Persisting Autonomous Workflow for Mobile Agents Using a Mobile Thread Programming Model

  • Minjie Zhang
  • Wei Li
Conference paper
Part of the Lecture Notes in Computer Science book series (LNCS, volume 1733)


In this paper, we present a Mobile Thread Programming Model (MTPM), a model to simulate the persistence of a migratory thread, to overcome the problem of coexistence of mobility, persistence and autonomy for mobile agents. An advantage of MTPM over other code mobility paradigms is that the model simulates strong mobility at the application-level rather than at the system-level as used in many strong mobility-supporting systems. It is runtime dependent to migrate threads at system-level. However, MTPM is constructed on Java Virtual Machine (JVM) by using Serialization and Remote Method Invocation (RMI), thus it is suitable to heterogeneous environments without introducing new spatial and time complexities in the implementation. Distributed Task Plan (DTP), which is detailed in this paper, is a flexible implementation model of MTPM used to simulate the persistence of an agent thread. Also, a DTP is embedded with navigational and computational autonomies, so that a mobile agent can obtain a continuous and autonomous workflow only by executing a DTP.


Mobile Agent Java Virtual Machine Computational Autonomy Agent Migration Mobile Agent System 
These keywords were added by machine and not by the authors. This process is experimental and the keywords may be updated as the learning algorithm improves.


Unable to display preview. Download preview PDF.

Unable to display preview. Download preview PDF.


  1. [1]
    A. Acharya, M. Ranganathan, and J. Saltz, Sumatra: A Language for resourceaware mobile Programs, In Mobile Object System: Towards the Programmable Internet, Lecture Notes in Computer Science, No. 1222, Springer-Verlag, pp. 111–130, Linz, Austria, July 1996.Google Scholar
  2. [2]
    Ting Cai, Peter Gloor, and Saurab Nog, Dartflow: A workflow management system on the Web using transportable agents, Technical Report TR96-283, Department of Computer Science, Dartmouth College, Hanover, N.H., 1996.Google Scholar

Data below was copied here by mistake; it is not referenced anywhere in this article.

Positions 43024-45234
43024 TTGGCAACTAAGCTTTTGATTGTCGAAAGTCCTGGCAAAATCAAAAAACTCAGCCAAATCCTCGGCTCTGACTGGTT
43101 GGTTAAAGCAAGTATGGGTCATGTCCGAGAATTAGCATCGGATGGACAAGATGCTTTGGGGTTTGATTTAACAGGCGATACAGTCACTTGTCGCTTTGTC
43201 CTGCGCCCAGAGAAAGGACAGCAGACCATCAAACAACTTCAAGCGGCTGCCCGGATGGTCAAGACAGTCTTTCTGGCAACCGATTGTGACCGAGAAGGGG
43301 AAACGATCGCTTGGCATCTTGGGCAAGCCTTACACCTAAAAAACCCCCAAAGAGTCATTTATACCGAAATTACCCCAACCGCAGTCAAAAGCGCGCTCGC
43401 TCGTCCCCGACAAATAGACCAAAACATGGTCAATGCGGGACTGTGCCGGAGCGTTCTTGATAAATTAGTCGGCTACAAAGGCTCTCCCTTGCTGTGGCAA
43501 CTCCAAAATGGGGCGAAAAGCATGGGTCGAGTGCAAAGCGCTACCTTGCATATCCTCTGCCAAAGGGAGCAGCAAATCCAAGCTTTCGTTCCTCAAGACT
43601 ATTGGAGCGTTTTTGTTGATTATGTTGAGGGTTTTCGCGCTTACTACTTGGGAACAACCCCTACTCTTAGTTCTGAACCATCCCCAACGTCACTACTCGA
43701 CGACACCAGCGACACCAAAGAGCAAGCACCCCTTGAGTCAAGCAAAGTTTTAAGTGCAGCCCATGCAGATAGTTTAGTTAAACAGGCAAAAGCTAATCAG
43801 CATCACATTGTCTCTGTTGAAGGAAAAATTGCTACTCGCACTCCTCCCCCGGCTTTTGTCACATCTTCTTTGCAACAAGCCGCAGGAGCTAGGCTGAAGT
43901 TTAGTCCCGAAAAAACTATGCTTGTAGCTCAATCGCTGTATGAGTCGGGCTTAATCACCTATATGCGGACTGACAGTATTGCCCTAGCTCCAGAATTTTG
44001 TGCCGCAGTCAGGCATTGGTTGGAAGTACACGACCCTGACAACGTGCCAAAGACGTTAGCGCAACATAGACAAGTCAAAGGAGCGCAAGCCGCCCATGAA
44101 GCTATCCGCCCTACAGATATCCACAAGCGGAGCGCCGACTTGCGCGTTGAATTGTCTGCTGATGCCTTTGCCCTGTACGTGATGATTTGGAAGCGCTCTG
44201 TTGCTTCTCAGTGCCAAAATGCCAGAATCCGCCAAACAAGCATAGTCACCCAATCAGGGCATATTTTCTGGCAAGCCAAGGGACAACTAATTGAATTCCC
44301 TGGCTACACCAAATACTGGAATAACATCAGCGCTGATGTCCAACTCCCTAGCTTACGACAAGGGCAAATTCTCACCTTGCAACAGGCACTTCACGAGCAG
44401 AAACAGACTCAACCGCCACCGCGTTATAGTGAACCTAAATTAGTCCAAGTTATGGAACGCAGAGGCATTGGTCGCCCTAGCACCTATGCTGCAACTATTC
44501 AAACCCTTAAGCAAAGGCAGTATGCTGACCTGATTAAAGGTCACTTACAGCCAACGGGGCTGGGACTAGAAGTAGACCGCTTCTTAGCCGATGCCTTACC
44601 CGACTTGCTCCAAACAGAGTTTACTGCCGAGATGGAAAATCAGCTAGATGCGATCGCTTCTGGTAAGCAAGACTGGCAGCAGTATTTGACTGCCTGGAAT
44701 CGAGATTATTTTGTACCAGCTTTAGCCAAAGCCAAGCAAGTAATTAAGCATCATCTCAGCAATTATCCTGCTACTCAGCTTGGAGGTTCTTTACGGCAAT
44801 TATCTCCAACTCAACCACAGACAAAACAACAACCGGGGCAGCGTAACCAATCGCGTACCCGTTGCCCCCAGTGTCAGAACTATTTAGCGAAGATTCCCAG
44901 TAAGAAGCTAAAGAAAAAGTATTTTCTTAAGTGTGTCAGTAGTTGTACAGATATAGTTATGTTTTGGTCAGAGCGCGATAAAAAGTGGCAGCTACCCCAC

3. [3]
    A. Fuggetta, G. Picco, and G. Vigna, Understanding Code Mobility, IEEE Transactions on Software Engineering, Vol. 24, No. 5, pp. 342–361, May 1998.CrossRefGoogle Scholar
  4. [4]
    Stefan Funfrocken, Transparent Migration of Java-Based Mobile Agents: Capturing and Reestablishing the State of Java Programs, In Proceedings of the Second International Workshop on Mobile Agents, Lecture Notes in Computer Science, No. 1477, Springer-Verlag, pp. 26–37, Stuttgart, September 1998.Google Scholar
  5. [5]
    General Magic, Introduction to the Odyssey API, available at http://www. /agents/ odysseyIntro.pdf, 1997-1998.
  6. [6]
    R. Gray, Agent Tcl: A flexible and Secure mobile-agent system, In Proceedings of Fourth Annual Tcl/Tk Workshop, Monterey, California, July 1996.Google Scholar
  7. [7]
    IKV, Grasshopper, available at, 1999.
  8. [8]
    D. Johansen, R. van Renesse, and F. B. Schneider, An introduction to the TACOMA Distributed system, Computer Science Technical Report 95-23, University of Tromso, Norway, 1995.Google Scholar
  9. [9]
    D. B. Lange and M. Oshima, Programming and Developing Java Mobile Agents with Aglets, Forthcoming booking, Addsion-Wesley, 1998.Google Scholar
  10. [10]
    Wei Li, and Minjie Zhang, Distributed Task Plan: A Model for Designing Autonomous Mobile Agents, in the Proceedings of International Conference on Artificial Intelligence, Las Vegas, pp. 336–342, 1999.Google Scholar
  11. [11]
    William Li, and D. G. Messerschmitt, Java-to-go, Technical report, Dept. of EECS, university of California, Berkeley, available /dgm/javatools/java-to-go/, 1996.Google Scholar
  12. [12]
    Object Space, Voyager Core Technology 2.0 User Guide, available at developers/voyager/white/voyager20.pdf, 1998.
  13. [13]
    H. Prine, An introduction to mobile agent programming and the Ara system, ZRI Technical Report 1/97, Dept. of Computer Science, University of Kaiserslautern, available at, January 1997.
  14. [14]
    M. Mira da Silva, and A. Rodrigues da Silva, Insisting on Persistent Mobile Agent Systems, In Proceedings of the First International Workshop on Mobile Agents, Lecture Notes in Computer Science, No. 1219, Springer-Verlag, pp. 174–185, Berlin, April 1997.Google Scholar
  15. [15]
    SUN, Object Serialization, available at 1.2/docs/guide/serialization, 1999.
  16. [16]
    SUN, Java Remote Method Invocation Specification, available at 1.2/docs/guide/rmi/spec/rmi-title.doc.html, 1999.
  17. [17]
    B. Thomsen, L. Leth, and S. Prasad, Faclie Antigua Release Programming Guide, Technical Report ECRC-93-20, European Computer Industry Research Centre, Munich, Germany, Dec. 1993.Google Scholar
  18. [18]
    Christian Wicke, Lubomir F. Bic, Michael B. Dillencourt, and Munehiro Fukuda, Automatic State Capture of Self-Migrating Computations in MESSENGERS, In Proceedings of the Second International Workshop on Mobile Agents, Lecture Notes in Computer Science, No. 1477, Springer-Verlag, pp. 68–79, 1998.Google Scholar

Copyright information

© Springer-Verlag Berlin Heidelberg 1999

Authors and Affiliations

  • Minjie Zhang
    • 1
  • Wei Li
    • 2
  1. 1.Dept. of Computer Science and Software EngineeringThe University of NewcastleAustralia
  2. 2.Department of Information Management CapitalUniversity of Economics and BusinessBeijingChina

Personalised recommendations